Cell-based tissue reconstruction is an important field of regenerative medicine. Stem and progenitor cells derived from tooth-associated tissues have strong regeneration potential. However, their in vivo application requires the development of novel scaffolds that will provide a suitable three-dimensional (3D) environment allowing not only the survival of the cells but eliciting their proliferation and differentiation. Our aim was to study the viability and differentiation capacity of periodontal ligament cells (PDLCs) cultured on recently developed biocompatible and biodegradable poly(aspartamide) (PASP)-based hydrogels. Viability and behavior of PDLCs were investigated on PASP-based hydrogels possessing different chemical, physical and mechanical properties. Based on our previous results, the effect of thiol group density in the polymer matrix on cell viability, morphology and differentiation ability is in the focus of our article. The chemical composition and 3D structures of the hydrogels were determined by FT Raman spectroscopy and Scanning Electron Microscopy. Morphology of the cells was examined by phase contrast microscopy. To visualize cell growth and migration patterns through the hydrogels, two-photon microscopy were utilized. Cell viability analysis was performed according to a standardized protocol using WST-1 reagent. PDLCs were able to attach and grow on PASP-based hydrogels. An increase in gel stiffness enhanced adhesion and proliferation of the cells. However, the highest population of viable cells was observed on the PASP gels containing free thiol groups. The presence of thiol groups does not only enhance viability but also facilitates the osteogenic direction of the differentiating cells. These cell-gel structures seem to be highly promising for cell-based tissue reconstruction purposes in the field of regenerative medicine.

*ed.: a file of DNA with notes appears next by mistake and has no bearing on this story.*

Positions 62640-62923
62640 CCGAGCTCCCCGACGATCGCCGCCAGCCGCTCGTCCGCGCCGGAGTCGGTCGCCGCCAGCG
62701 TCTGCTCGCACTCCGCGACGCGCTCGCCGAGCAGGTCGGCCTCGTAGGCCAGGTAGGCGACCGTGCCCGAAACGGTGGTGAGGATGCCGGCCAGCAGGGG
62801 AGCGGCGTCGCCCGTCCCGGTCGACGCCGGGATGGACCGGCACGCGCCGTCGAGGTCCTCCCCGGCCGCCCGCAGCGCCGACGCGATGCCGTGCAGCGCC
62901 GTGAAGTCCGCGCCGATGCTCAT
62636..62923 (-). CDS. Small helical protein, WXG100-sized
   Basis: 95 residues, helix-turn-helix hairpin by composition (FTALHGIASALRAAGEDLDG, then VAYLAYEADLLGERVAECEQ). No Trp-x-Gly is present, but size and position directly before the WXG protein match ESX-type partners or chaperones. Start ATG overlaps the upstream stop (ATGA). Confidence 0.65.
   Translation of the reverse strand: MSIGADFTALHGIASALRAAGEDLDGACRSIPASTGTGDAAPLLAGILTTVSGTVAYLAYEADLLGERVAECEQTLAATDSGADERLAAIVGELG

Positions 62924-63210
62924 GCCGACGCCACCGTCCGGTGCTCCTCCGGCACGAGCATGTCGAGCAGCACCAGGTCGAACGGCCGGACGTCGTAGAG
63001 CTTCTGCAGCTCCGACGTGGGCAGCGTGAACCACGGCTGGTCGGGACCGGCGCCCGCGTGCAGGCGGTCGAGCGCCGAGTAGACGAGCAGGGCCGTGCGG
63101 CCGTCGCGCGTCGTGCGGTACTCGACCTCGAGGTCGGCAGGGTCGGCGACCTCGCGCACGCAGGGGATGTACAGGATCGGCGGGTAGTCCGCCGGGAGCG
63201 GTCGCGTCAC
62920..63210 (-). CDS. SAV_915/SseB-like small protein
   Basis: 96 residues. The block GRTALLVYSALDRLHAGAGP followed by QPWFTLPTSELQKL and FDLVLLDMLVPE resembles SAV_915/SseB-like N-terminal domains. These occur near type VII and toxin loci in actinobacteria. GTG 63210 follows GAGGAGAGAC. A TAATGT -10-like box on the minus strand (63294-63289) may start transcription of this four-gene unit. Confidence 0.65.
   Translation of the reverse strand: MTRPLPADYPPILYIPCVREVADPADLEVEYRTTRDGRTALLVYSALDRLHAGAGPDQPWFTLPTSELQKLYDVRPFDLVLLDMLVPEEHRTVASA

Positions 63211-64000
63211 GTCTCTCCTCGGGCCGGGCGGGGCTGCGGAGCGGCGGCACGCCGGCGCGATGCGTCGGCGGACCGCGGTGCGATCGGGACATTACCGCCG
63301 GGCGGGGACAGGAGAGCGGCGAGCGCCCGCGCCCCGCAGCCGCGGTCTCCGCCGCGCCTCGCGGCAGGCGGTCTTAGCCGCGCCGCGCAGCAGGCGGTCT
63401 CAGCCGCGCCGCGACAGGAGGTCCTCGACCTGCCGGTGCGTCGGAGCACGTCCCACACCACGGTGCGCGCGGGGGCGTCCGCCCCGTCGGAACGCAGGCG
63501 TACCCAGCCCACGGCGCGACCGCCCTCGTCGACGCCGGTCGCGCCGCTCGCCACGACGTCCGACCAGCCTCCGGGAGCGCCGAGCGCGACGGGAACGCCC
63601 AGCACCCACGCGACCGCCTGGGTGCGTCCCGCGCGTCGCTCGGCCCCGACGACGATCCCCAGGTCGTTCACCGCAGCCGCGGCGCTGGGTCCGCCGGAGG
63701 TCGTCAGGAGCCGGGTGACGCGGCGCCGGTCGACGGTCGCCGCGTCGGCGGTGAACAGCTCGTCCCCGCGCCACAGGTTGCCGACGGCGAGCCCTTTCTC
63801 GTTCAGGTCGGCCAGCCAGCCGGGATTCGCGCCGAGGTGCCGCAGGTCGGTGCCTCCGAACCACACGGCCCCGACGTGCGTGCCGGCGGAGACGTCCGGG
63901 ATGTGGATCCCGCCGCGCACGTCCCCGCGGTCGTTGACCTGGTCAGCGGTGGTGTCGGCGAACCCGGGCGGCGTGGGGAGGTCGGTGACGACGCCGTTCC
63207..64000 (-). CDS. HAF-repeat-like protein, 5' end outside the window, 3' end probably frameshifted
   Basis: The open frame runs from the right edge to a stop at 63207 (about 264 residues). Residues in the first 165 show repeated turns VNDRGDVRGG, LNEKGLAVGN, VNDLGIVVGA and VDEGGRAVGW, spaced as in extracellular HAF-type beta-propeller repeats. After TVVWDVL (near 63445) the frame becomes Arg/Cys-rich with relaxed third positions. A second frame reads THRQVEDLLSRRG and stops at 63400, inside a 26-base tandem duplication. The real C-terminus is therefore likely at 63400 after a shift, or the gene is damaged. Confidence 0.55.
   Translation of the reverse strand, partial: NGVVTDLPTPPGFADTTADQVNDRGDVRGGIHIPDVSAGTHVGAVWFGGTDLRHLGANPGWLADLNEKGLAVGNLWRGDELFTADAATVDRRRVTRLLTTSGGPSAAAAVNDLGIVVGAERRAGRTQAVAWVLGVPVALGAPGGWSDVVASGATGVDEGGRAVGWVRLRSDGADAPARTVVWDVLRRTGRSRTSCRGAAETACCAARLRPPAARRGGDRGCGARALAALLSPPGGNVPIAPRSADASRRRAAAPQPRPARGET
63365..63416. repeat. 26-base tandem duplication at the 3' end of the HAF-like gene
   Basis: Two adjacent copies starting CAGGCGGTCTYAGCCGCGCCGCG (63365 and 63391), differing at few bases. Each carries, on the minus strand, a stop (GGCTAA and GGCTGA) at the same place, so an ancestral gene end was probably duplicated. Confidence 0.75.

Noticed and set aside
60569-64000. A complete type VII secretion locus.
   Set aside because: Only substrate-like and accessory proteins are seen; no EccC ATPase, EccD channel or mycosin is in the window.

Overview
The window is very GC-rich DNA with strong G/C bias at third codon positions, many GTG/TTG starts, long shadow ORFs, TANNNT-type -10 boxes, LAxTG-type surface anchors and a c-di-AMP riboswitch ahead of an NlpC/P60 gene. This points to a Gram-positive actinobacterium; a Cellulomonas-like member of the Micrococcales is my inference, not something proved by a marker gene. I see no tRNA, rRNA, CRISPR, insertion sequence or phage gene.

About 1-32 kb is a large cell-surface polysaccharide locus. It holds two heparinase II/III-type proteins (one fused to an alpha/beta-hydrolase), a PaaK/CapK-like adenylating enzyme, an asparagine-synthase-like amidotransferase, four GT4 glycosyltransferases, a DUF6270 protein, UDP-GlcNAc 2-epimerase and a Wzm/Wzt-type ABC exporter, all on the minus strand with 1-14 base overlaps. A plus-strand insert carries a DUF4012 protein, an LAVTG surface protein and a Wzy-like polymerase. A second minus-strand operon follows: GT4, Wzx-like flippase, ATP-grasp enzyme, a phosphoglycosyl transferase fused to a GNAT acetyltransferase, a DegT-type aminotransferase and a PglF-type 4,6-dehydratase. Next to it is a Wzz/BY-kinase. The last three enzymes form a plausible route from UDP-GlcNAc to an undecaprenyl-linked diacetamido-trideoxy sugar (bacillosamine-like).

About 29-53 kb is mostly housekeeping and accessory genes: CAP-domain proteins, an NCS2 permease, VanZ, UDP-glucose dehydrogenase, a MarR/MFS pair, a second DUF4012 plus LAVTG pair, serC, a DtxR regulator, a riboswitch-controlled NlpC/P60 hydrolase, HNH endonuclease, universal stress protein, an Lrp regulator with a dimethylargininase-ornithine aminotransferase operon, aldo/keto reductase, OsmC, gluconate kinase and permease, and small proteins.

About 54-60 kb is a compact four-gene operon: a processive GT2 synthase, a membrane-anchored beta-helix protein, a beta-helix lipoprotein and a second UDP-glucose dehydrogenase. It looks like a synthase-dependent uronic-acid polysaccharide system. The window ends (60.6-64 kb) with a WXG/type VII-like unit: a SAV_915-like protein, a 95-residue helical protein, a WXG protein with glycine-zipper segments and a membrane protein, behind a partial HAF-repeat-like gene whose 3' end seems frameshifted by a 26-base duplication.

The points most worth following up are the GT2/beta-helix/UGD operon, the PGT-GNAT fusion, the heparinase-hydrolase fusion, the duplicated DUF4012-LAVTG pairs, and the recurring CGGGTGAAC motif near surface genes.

ASJC Scopus subject areas
- Biochemistry, Genetics and Molecular Biology(all)
- Agricultural and Biological Sciences(all)